Book Meme

This particular meme, via Eve Tushnet, seems irresistible for the bookish.

1. Pick up the nearest book (of at least 123 pages).
2. Open the book to page 123.
3. Find the fifth sentence.
4. Post the next three sentences.
5. Tag five people.

OK: as usual I am reading about eight books but the nearest physically is John Ure’s In Search of Nomads.

“The one thing he did not attempt was to follow the Bedouin practice of riding a camel perched on the saddle in a kneeling position; unsteadiness and the prospect of a cramp made this an impossible feat for a European, particularly if he might need to shoot at game while on the move. Possibly more than any European traveller with the Bedouin, ——– became absorbed in their ways and by his writings acted as an interpreter between them and the Western world.

“He entitled his book of photographs about travel in Arabia, Morocco, Afghanistan, and elsewhere Visions of a Nomad, and it was this aspect of travel that most firmly gripped him.”

Who was this traveler?

I tag Pluvi , Doc H, Peculiar, Chas, and Heidi.

My co- bloggers and everybody else are cordially encouraged– I don’t think you are supposed to tag yr. partners.


  1. “This has meant,” said my husband as we wandered through the impeded city, “infinite suffering to a lot of people,” and it is true. Because of it many old men have said to their sons, “We are ruined,” many lawyers have said to widows, “I am afraid there will be nothing, nothing at all.” All this suffering is due, to a large part, to English inefficiency.

    Rebecca West, Black Lamb and Grey Falcon

  2. “Or so one would think. The young men trained the bird to hunt out of a Volksvagen Beetle with one person driving and Ernesto sitting ready to launch the hawk, spearlike, out the open window at startled flocks of great tailed grackles. It was a long way from the medieval sport of chivalry but the roadside hawk learned to excel at this bizarre style of hunting.”

    great fun,,followed the rules to the letter,,Maggie

  3. Strangely, this one kind of goes with Pluvi’s. It’s from the nearest book (slightly nearer than “The Time Almanac for Kids 2008,” Thank God!). Title is “Models for Teaching Writing” by Kolin. This, evidently, is a model:

    “2. Mix the propane vapor with air to form a combustible micture.
    3. Burn the resulting mixture to form a directional flow of very hot gases which enter the open throat of the envelope.

    The burner consists of a cylindrical ‘can,’ open at both ends, the upper section of which is encircled by a coil of fuel line tubing.”

  4. “I reached down and took it from her to dispatch it quickly and add it to my already awesome burden. I felt for its hind legs, but my God there was no powder-puff scut but a long scaly tail. Fly had retrieved a live rat.”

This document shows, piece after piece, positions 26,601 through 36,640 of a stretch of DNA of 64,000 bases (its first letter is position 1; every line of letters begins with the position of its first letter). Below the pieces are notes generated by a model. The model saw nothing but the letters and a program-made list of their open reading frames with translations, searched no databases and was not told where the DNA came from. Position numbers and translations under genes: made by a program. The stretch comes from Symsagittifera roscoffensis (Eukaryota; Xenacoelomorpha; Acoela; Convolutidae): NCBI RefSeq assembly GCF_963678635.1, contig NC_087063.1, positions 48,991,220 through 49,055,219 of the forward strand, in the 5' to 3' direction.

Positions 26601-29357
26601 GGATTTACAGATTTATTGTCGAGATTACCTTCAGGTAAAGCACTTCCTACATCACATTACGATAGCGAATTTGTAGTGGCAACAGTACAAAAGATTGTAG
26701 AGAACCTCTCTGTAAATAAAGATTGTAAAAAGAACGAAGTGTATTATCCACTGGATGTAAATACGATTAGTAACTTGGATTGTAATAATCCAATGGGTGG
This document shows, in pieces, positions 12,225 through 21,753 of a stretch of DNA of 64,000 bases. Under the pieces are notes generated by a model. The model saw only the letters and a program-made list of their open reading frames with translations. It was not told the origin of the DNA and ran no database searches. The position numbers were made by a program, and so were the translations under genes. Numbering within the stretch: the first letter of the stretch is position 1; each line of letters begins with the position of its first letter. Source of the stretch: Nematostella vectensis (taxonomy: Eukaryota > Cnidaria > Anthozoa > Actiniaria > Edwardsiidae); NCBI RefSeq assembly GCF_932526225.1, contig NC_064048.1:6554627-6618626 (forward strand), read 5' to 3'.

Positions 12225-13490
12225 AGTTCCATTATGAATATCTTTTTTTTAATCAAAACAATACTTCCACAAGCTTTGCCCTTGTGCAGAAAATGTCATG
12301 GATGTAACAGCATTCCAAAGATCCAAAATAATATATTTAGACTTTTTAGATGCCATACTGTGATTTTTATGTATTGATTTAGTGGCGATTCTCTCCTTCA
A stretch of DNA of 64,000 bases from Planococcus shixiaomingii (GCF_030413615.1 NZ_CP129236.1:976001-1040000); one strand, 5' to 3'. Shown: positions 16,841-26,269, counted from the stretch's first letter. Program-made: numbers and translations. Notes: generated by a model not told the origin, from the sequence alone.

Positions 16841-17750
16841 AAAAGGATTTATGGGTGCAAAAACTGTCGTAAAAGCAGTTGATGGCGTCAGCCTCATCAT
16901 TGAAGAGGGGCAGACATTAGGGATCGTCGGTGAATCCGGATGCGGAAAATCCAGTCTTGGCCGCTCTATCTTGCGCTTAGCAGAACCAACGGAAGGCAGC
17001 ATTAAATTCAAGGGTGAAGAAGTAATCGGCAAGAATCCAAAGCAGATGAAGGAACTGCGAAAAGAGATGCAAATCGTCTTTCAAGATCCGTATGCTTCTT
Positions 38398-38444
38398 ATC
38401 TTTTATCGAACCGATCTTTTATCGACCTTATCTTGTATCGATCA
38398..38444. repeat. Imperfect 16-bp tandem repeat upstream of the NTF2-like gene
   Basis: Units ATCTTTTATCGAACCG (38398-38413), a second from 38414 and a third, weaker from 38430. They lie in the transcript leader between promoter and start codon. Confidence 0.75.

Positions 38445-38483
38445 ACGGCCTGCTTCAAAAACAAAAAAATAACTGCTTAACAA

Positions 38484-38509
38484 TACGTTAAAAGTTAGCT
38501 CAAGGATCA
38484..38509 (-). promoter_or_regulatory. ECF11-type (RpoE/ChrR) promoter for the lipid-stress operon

It is probably not hard to think where this came from.

    W Hingley

  5. It was either this or something less spellbinding…

    “At temperatures in the kyanite stability field (point I, fig 1a), local equilibrium will keep the activities of aluminum and potassium in the rock at the stable invariant point where the minerals kyanite + muscovite + quartz + water coexist. This invariant point is….”

    Can’t bring myself to type out anymore of this. From Fluid-Mineral Interactions: A Tribute to H.P. Eugster, The Geochemical Society, 1990.

  6. I changed the rules ever so slightly by tagging no one but doing five books over at Flyover Country. Mixed results, but fortunately there’s a dearth of technical manuals at my house. : )

  7. Matt’s right, it was Veracruz, from Scott Weidensaul’s Living on the Wind; Across the Hemisphere with Migratory Birds.

    All of these are fascinating,,what people have within reach,,!

    lets see if I can type in these letters correctly now,,,,


  8. OK, here it is, ellipses as in the original:

    Osbert Sitwell was well acquainted with the story. He says that the deserters included French, Italians, Germans, Austrians, Australians, Englishmen, and Canadians; they lived “–at least they lived — in caves and grottoes under certain parts of the front line…They would issue forth, it was said, from their secret lairs, after each of the interminable checkmate battles, to rob the dying of their few possessions…”

    Paul Fussell, The Great War and Modern Memory

  9. Here’s mine.

    I just had an idea for a slightly random extended version of the meme:

    Pick the first noun in the second sentence of the passage you have produced from the first book, and use that as a search term in Google Books. Pick the third search result, and repeat the first meme with the online book.

  10. If you do the Google books meme, use Advanced Search and check the “Full View” option (otherwise you may not be able to see page 123).

    I tried it, but my word was ‘parking’, which produced some exceptionally dull results.

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